Test the seal? Gently press on one, and see that the other moves the same amount, and how long it stays in that position before leaking down. Don't push in a way that offsets the cone and causes the VC to rub - equal pressure.

Now this is a driver with an Fs of about 30Hz. It's not going to work below Fs in any reasonable box. Getting NEAR Fs will require careful tweaking of the box volume, the port and the like. The best you may be able to do is to get some rise in the response before rolloff on the low end.

The Qt of 0.35 is a plus in this instance, since the driver will "try" to work in almost any reasonably sized enclosure, ported or sealed that you pick.

The problem with an amp with a "6dB" boost at 30Hz is what it does below 30Hz. Your driver will run out of excursion FAST unless there is a sharp rolloff below that boost point. Should it keep rising, then the "boost" is essentially useless in practice.

Suggest you run your simulations some more. Set the port for ~35Hz. and see what sort of box volume yields flat or slightly raised output at and above the 35Hz point.
As I said, halve the VAS and compute for a single driver - when actually building DO NOT FORGET to SUBTRACT the volume of the isobaric chamber from the total volume!! Did you do that??

_-_-bear
 
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Thanks for the thought provoking responses. A couple of things; the inner chamber could be smaller. I am confident it is sealed but it could probably be several inches less deep. I will shelve the 6db boost (my original question :) and go with the amp w/o boost. I am not clear on how to size the slot port. I will do some more searches to see if I can find a round to slot converter. Initially the port was 10.5" W x 1.5" H x 6.5" D and I was getting almost no gain. I increased the depth to 12.5" and now I am getting some decent gains. I am not sure how I could make it longer unless I rebuilt the box. This sub may end up getting relegated to my (not built yet) garage. Thanks again!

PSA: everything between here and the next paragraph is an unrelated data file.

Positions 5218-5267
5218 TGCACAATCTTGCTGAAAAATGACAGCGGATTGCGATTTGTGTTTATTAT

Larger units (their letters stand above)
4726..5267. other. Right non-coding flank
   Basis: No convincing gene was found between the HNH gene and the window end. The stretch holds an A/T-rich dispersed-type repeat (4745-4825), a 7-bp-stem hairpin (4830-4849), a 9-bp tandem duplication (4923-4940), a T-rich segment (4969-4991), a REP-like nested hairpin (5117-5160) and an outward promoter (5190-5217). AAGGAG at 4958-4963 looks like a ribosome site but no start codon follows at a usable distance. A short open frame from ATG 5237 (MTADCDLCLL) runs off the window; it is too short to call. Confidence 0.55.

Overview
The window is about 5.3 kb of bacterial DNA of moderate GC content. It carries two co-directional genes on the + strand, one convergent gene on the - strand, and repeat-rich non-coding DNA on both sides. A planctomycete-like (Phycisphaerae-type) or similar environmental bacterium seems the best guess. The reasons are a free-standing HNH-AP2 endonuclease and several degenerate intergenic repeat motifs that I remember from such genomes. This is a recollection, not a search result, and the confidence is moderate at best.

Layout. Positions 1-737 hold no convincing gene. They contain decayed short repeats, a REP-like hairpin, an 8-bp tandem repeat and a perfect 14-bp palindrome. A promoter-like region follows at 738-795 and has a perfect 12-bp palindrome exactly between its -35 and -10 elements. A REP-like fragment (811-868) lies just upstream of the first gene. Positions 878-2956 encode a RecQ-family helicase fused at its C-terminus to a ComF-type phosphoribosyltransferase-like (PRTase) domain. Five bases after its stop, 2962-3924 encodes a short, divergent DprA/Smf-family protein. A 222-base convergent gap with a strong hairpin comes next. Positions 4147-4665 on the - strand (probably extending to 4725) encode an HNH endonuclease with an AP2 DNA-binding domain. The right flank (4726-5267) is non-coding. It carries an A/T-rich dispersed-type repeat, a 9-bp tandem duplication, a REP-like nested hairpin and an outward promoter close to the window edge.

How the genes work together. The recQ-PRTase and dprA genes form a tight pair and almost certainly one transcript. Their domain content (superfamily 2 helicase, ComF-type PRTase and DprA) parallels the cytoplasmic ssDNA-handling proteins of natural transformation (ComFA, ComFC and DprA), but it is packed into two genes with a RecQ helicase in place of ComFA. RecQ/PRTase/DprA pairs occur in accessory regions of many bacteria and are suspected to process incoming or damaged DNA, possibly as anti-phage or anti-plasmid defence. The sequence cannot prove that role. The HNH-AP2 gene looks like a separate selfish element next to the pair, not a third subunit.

tb46

Member
2006-01-09 7:04 pm
Texas
Hi rb132333,

Here is a quick simulation using the manufacturer's T/S parameters in Hornresp. Hornresp makes isobaric easy: Edit - Tools - Driver Arrangement - Isobaric - pick number of driver and series or parallel; then pick Arrangement, e.g.: Normal Nd.

I'll attach the Hornresp Export and the Input page.

Regards,

P.S.: For port sizing use the port particle velocity as a guide, and keep it below 15m/sec (better: below 10).
 

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Ron E

Member
2002-06-27 10:41 pm
USA, MN
I am not clear on how to size the slot port. I will do some more searches to see if I can find a round to slot converter. Initially the port was 10.5" W x 1.5" H x 6.5" D and I was getting almost no gain. I increased the depth to 12.5" and now I am getting some decent gains. I am not sure how I could make it longer unless I rebuilt the box. This sub may end up getting relegated to my (not built yet) garage. Thanks again!

Car Audio - PORT Size Calculations and Formulas for WOOFER and Subwoofer BOXES

If you glue 2x 2x2's in your port to take up some of the area, it should be tuned to about the right frequency, assuming rear volume as approx 1.5 cubic feet. Otherwise you can make a 90degree turn and extend the port up the back of the box.